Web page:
Last month I mentioned in passing that not only do more women than men from the PRC take the GMAT, but that the gap is increasing. Worldwide, about 50% more men than women take the GMAT, and men far outnumber women in MBA programs worldwide, so the tendency of the PRC’s women to dominate their male counterparts in GMAT taking merits a closer look.
English seems to be a factor:
– I interview MBA candidates for a Chinese b-school. Our team routinely meets 25-40 candidates in an interview season, and routinely 70-80% are men. But the women we interview consistently surpass the men in English conversation ability.
Another phenomenon well worth noting: The PRC’s young women are especially interested in master’s-level accounting programs, typically abbreviated MAcc (Master of Accounting) or MPAcc (Master of Professional Accounting).
– Two of the top ten US-based master’s-level accounting programs report a remarkable gender split. At the University of Washington’s Foster School of Business, the Master of Professional Accounting (MPAcc) program not only has about four times as many PRC women as men applying, but the total number of applicants from the PRC represents a majority of its entire international applicant pool.
– The University of Southern California’s Leventhal School of Accounting reports an even more dramatic split: 85% of applicants for its MAcc program from the PRC are women. The school’s acceptance rate is even more aggressively skewed toward women, reflecting the relative quality of the female vs. male applicants. "I have stopped marveling at this statistic as it’s so consistent," said Professor Shirley Maxey, dean of the MPAcc program. Maxey reports asking the PRC women in her classes why the gender split is so pronounced; they offer several explanations, including, "Accounting in China is more of a woman’s profession," and, "Women are better at truly learning and using English."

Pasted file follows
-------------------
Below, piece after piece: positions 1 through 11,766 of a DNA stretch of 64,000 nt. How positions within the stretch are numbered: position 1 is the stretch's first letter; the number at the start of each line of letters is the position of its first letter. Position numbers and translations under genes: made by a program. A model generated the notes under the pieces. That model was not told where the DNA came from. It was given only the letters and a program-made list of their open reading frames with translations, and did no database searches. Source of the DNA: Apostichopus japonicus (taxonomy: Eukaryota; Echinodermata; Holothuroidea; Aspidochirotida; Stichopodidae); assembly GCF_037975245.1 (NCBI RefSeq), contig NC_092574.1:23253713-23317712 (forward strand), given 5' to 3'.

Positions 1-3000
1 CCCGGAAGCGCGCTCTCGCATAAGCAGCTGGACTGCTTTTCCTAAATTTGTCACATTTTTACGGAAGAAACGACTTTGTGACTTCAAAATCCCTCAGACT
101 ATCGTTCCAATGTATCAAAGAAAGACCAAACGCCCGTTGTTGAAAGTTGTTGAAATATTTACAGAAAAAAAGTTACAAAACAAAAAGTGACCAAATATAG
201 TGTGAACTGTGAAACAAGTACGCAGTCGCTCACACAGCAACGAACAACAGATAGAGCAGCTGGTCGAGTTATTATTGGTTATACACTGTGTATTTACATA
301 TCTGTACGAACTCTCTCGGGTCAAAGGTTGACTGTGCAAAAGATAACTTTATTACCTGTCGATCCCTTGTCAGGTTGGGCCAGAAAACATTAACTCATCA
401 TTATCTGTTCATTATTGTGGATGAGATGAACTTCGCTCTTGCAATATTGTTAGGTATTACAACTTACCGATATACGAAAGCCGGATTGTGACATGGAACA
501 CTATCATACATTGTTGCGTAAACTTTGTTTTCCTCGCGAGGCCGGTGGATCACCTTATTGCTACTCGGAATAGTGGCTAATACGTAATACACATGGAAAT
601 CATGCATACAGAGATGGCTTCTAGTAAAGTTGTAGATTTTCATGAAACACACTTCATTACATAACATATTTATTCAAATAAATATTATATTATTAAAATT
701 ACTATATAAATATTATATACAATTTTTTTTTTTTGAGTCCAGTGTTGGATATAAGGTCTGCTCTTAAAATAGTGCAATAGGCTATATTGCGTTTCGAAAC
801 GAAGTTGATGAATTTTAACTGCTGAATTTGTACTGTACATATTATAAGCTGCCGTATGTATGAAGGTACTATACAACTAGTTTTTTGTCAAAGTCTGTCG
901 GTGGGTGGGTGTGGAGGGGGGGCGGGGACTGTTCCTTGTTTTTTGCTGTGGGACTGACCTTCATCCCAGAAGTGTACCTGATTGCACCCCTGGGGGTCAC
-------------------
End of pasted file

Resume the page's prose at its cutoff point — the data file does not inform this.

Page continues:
To know whether these two programs’ female-male split is the norm rather than the exception, we need data from more programs. And to know whether the female-male split in the accounting programs is the primary driver of the female-male split in China’s GMAT takers overall, or whether the test-taking split represents a wider skew between the PRC’s women and men in their desire to take any graduate business program overseas, we need data from the business schools.
But anecdotal evidence suggests that both factors may be at play: a higher percentage of women applying for graduate business programs overseas than at home, and a pronounced female skew in the accounting programs. The two trends together would explain why more than 14,000 of the PRC’s women took the GMAT in 2009, while only about 9,000 of their male counterparts did.
There are some interesting marketing implications here, in line with the saying, "Fish where the fish are":
– Young men seeking suitable marriage partners would do extremely well to develop an interest in accounting.
For China overall, the large number of women in graduate business programs is surely a promising trend. China leads the ex-US world in number of female GMAT takers – China’s women rival Germany’s on a test-takers-per-capita basis, and far outdistance the women of other ex-US large-population countries on the same basis (NB: South Korea’s GMAT-taking women per capita exceed China’s by a factor of four. And in 2009 South Korea sent nearly five times as many of its young people to China for study compared with the number two country of origin, the USA – talk about Confucian dedication to education!).
With such a large portion of its young women going overseas for business education, China seems to be doing an unusually good job at leveraging the half of the population often underused in other countries. And these Chinese women, having gained experience and education overseas, are well prepared to hold up their half of China’s increasingly internationalized sky.
John D. Van Fleet works in the university sector in China. He lives in Shanghai.
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